Alden's regular horsebit loafer is ugly as sin, but their Cape Cod model is pretty nice. It's also being produced by Oak Street Bootmakers, so just buy from them instead of paying Alden's markup.

Rancourt is known for making classic American loafers, and does good horsebits in both classic styles with leather soles, and a more intriguing lug sole model. Their Ivy horsebit loafer with Leffot is a somewhat different last, and comes in shell cordovan, if you're willing to shell out a little extra.

Rancourt x Leffot Ivy Horsebit Loafer in Color 16 Shell Cordovan. This material has a totally unique sheen in person, especially as it ages.

Apron Toes

Gucci's Jordaan Horsebit Loafer

We'll start with Gucci again—particularly, their Jordaan, which I think is pretty prototypical. The apron toe is sleeker, more modern, and... if you ask me, not as cool, but still pretty cool. It's shaped more like a regular dress shoe, which... I think defeats some of the charm. You can still dress up a moc toe horsebit loafer, if you want, because it was historically associated with rich NYC bankers and lawyers (among other groups). Still, some aesthetics will be better served by these flatter, sleeker lasts. Particularly, I think this last works best with either vintage Armani or in lazy-luxury type outfits—imagine you're on vacation and just wearing loose-fitting silk head to toe.

Ferragamo is the alternative fashion option, although it's fallen out of favor, and their current designs are nothing special The platonic ideal of a Ferragamo last is elongated, and flatter, and squared off compared to everything else on this list. I think their horse bits look kind of dumb, with the flat bar on the inside as opposed to Gucci's rounder shape. Still, this style is somewhat historic, and fits in well with certain 80s-90s vibes. I can't really find much history on them, but I'm pretty sure that was their heyday, they seem like a yuppie shoe to me. Their "Tremezza" line is supposed to be very well made (although, at the prices they charge, you should start looking into bespoke footwear instead). I'm not sure how you would buy a horsebit loafer in the classic Ferragamo style these days, the Gucci Jordaan might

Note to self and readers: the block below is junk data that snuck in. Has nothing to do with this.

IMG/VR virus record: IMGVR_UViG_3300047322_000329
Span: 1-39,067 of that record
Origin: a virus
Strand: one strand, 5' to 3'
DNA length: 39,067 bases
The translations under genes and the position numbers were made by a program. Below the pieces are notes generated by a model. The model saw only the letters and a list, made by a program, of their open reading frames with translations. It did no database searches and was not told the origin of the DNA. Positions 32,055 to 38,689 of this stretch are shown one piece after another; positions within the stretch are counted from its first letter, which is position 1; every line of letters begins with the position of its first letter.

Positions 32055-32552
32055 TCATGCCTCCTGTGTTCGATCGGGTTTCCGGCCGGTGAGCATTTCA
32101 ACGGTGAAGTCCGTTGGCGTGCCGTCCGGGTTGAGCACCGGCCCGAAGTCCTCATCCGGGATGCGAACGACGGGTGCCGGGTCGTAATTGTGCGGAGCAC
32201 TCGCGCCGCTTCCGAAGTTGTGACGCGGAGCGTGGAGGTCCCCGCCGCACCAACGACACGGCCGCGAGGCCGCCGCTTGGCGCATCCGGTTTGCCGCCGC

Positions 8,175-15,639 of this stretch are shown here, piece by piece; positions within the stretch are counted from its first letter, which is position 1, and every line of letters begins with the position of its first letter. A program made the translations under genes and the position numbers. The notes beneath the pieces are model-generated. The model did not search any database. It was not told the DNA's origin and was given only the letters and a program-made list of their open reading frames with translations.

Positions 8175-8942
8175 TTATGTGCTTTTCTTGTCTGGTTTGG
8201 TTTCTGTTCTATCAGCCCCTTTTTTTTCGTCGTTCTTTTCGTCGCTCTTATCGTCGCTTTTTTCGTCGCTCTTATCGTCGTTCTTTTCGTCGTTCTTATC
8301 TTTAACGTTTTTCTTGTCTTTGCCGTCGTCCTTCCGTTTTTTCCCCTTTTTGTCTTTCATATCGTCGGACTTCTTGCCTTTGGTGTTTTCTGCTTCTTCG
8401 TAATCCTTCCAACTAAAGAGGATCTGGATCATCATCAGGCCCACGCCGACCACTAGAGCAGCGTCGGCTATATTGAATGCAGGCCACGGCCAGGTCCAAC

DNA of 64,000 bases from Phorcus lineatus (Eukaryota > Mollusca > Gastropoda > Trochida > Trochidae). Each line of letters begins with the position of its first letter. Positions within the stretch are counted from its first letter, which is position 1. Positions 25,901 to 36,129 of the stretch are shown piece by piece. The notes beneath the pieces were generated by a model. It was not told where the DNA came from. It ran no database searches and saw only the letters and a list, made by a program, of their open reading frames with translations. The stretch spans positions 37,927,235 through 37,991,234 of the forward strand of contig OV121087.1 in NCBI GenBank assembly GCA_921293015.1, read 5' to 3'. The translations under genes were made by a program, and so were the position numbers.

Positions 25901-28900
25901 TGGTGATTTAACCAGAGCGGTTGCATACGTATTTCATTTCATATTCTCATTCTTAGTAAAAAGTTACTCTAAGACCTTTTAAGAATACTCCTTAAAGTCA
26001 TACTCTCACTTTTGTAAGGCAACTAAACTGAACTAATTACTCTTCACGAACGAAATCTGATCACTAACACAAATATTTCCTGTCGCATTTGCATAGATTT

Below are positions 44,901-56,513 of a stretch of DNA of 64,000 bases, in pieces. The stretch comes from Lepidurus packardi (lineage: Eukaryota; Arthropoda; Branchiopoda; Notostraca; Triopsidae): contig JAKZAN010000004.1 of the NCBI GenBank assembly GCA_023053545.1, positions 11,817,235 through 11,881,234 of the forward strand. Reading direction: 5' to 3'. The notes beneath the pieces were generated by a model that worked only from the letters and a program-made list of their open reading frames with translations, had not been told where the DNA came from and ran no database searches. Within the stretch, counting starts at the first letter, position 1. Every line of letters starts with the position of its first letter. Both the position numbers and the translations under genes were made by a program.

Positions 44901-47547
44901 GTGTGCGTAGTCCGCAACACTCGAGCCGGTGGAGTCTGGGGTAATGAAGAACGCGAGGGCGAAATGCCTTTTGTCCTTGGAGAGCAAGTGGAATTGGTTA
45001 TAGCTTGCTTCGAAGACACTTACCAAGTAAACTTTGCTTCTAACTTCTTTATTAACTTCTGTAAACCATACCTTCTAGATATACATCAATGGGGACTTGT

Again, Carmina is the brand to beat in value. They have four different lasts of horsebit loafers for men, including a wide option. And they have even more options for women, including kilted horsebits, which are kind of unique. However, notice that none of these lasts mimics the Gucci Jordaan or classic Ferragamo styles.

For women, Meermin also makes a good apron toe.

Morjas does good apron toes that are not-too-sleek, a good in-betweener shoe (although I think your'e still better off with mocs). Use this link or referral code yyl87w7rqj for $20 off.

Current Hype

Blackstock & Weber is the current king of hype loafers, and is particularly known for these lug sole loafers. They also do two-tones, unusual patterns, colors, and textures... look around their whole collection.

Horatio London does some cool loafers in a similar vein. Not really a hype brand itself, but a similar approach to design.

Yuketen is generally known for really cool, weird shoes, but their horsebits are mostly pretty standard and classic moc toes (with some exceptions). But they're still a cool brand, so I'll lump them in here. (A friend posted five years ago about how he got his pair for $220, and I'm jealous, that is a ridiculous price).

Budget Options

Meermin Softcalf Horsebit Loafers

The best budget tip is to buy secondhand. You can search eBay for the brands I listed above, or you can look in person. Hopefully, you now have an idea of what you're looking for.